The NLRB Office of General Counsel issued a second report addressing social media because it recognizes social media usage continues to be a “hot topic” on which “practitioners, human resource professional, the media, and the public” need legal guidance. The Report summarized 14 NLRB disputes involving social media. The NLRB report focused on employers’ social media policies and employees’ Facebook comments about employers. In several cases the GC concluded employee discharges based on Facebook comments to co-workers concerning working conditions were unlawful, and the Report analyzes many company policy rules at length, providing valuable insights into how to draft and enforce lawful social media policies. The full report can be accessed here.
Courts have also addressed the extent to which social media can be accessed by private litigants. In Largent v. Reed, No. 2009-1823 (Penn. Ct. of Common Pleas Nov. 8, 2011), plaintiff claimed permanent injuries and loss of consortium from a chain-reaction collision involving the defendant. Defendant filed a motion to compel plaintiff to disclose her Facebook username and password. The motion noted that plaintiff’s Facebook profile was public, not restricted, and certain posts contradicted her claims of serious injury. The Facebook materials sought by defendant included plaintiff’s family activity photographs and posts about her gym visits.
The Pennsylvania court noted that there were no appellate opinions addressing whether material contained on social networking websites is discoverable in a civil case, but it was clear that the Facebook materials met the legal threshold of relevance. The court also stated that, under Pennsylvania law, there is no confidential social networking privilege, nor any reasonable expectation of privacy, since Facebook is designed to encourage sharing with strangers and the Facebook User Policy indicates that disclosures may be made. As the Stored Communication Act is not implicated when the request for a Facebook password is made directly to the account user, the court ordered plaintiff to turn over her Facebook login information within 14 days and to not erase or delete any information in her account. Defendant was granted a 21-day period to inspect the profile, and then plaintiff would be allowed to change her password to prevent further access by defendant.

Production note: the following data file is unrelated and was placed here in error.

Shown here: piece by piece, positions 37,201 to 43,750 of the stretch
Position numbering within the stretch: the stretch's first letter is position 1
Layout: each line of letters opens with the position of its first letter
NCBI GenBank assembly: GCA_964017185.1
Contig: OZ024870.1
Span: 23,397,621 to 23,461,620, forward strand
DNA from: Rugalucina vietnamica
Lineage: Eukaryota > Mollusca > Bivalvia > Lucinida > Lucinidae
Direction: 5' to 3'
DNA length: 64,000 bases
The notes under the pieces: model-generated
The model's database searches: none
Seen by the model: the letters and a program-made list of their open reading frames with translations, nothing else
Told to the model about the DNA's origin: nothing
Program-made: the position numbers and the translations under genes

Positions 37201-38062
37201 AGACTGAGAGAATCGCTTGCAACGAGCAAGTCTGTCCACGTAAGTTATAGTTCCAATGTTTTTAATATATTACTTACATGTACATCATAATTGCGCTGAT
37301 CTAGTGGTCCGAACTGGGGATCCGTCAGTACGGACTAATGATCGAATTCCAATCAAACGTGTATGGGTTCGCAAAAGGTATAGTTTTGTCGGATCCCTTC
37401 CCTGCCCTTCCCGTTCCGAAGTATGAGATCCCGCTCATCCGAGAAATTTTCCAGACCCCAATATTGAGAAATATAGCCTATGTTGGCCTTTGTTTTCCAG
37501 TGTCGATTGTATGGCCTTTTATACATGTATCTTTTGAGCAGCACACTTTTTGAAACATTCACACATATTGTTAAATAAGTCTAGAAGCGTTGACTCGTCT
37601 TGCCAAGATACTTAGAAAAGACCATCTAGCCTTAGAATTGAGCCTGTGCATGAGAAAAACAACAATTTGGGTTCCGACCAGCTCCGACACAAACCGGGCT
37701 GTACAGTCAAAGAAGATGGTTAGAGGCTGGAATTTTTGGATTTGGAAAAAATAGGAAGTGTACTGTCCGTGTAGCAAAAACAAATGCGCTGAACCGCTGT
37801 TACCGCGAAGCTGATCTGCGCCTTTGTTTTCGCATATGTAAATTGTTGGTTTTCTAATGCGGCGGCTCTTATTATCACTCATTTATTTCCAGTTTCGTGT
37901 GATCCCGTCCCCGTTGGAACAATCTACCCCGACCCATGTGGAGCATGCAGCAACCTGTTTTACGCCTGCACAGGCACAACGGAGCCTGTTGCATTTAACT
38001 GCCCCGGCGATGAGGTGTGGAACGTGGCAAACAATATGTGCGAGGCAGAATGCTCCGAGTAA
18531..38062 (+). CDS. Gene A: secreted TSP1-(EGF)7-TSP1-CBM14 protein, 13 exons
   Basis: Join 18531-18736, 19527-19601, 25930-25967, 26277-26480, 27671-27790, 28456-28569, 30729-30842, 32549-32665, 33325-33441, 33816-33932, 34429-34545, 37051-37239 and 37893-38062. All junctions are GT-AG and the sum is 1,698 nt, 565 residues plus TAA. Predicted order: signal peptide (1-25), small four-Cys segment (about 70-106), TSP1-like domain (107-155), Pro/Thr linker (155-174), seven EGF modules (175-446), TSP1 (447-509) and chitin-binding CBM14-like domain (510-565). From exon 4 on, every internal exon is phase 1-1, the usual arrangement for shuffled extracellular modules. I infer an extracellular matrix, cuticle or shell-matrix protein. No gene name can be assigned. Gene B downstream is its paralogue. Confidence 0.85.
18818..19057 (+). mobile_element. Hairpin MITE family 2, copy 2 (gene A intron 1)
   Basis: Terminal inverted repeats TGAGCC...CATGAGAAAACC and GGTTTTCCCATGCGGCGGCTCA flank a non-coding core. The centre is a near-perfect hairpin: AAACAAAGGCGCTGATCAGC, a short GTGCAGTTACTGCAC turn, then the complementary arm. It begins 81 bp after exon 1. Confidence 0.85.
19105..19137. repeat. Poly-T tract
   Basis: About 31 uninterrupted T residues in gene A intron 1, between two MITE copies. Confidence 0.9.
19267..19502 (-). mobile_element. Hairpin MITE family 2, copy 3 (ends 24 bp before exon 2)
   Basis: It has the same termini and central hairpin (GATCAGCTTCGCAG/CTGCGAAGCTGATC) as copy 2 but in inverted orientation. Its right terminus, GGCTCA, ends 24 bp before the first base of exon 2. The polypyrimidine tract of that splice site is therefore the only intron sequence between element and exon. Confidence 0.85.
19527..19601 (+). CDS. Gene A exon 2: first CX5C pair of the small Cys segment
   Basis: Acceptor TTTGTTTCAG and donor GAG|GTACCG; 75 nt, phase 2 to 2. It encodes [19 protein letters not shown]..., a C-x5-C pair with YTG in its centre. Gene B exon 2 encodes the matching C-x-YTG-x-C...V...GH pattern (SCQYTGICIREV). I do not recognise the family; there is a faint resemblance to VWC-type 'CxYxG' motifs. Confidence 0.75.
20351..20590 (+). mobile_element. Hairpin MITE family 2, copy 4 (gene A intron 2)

In contrast, Magistrate Judge R. Steven Whalen took a more measured approach in denying the defendant’s request for the contents of plaintiff’s Facebook account in Tompkins v. Detroit Met. Airport, No. 2:10-cv-10413-BAF-RSW (Jan. 18, 2012). Magistrate Judge Whalen noted that other decisions compelling production of a plaintiff’s Facebook account involved situations where the plaintiff’s “public profile Facebook pages contained information that was clearly inconsistent with the plaintiffs’ claims of disabling injuries,” e.g., traveling to the Daytona 500 or going on a fishing trip. In the case at issue, the plaintiff’s public Facebook pages did not contain any material inconsistent with the plaintiff’s claim of injury.
In addressing the question of whether “private” Facebook pages are privileged or subject to a right of privacy, Magistrate Judge Whalen noted that “material posted on a ‘private’ Facebook page, that is accessible to a selected group of recipients but not available to the general public, is generally not privileged, nor it is protected by common law or civil law notions of privacy.” This does not mean that an opposing party has an unfettered right of access to such information. Instead, as Magistrate Judge Whelan noted, a defendant “does not have a generalized right to rummage at will through information that Plaintiff has limited from view. Rather consistent with Rule 26(b) [of the Federal Rules of Civil Procedure] … there must be a threshold showing that the requested information is reasonably calculated to lead to the discovery of admissible evidence.”
Given the lack of evidence contained in the plaintiff’s public Facebook pages, Magistrate Judge Whalen noted that the defendant’s request for production of the plaintiff’s entire Facebook account “which may well contain voluminous personal material having nothing to do with this case is overly broad.” As such, the defendant was not entitled to obtain the plaintiff’s Facebook pages.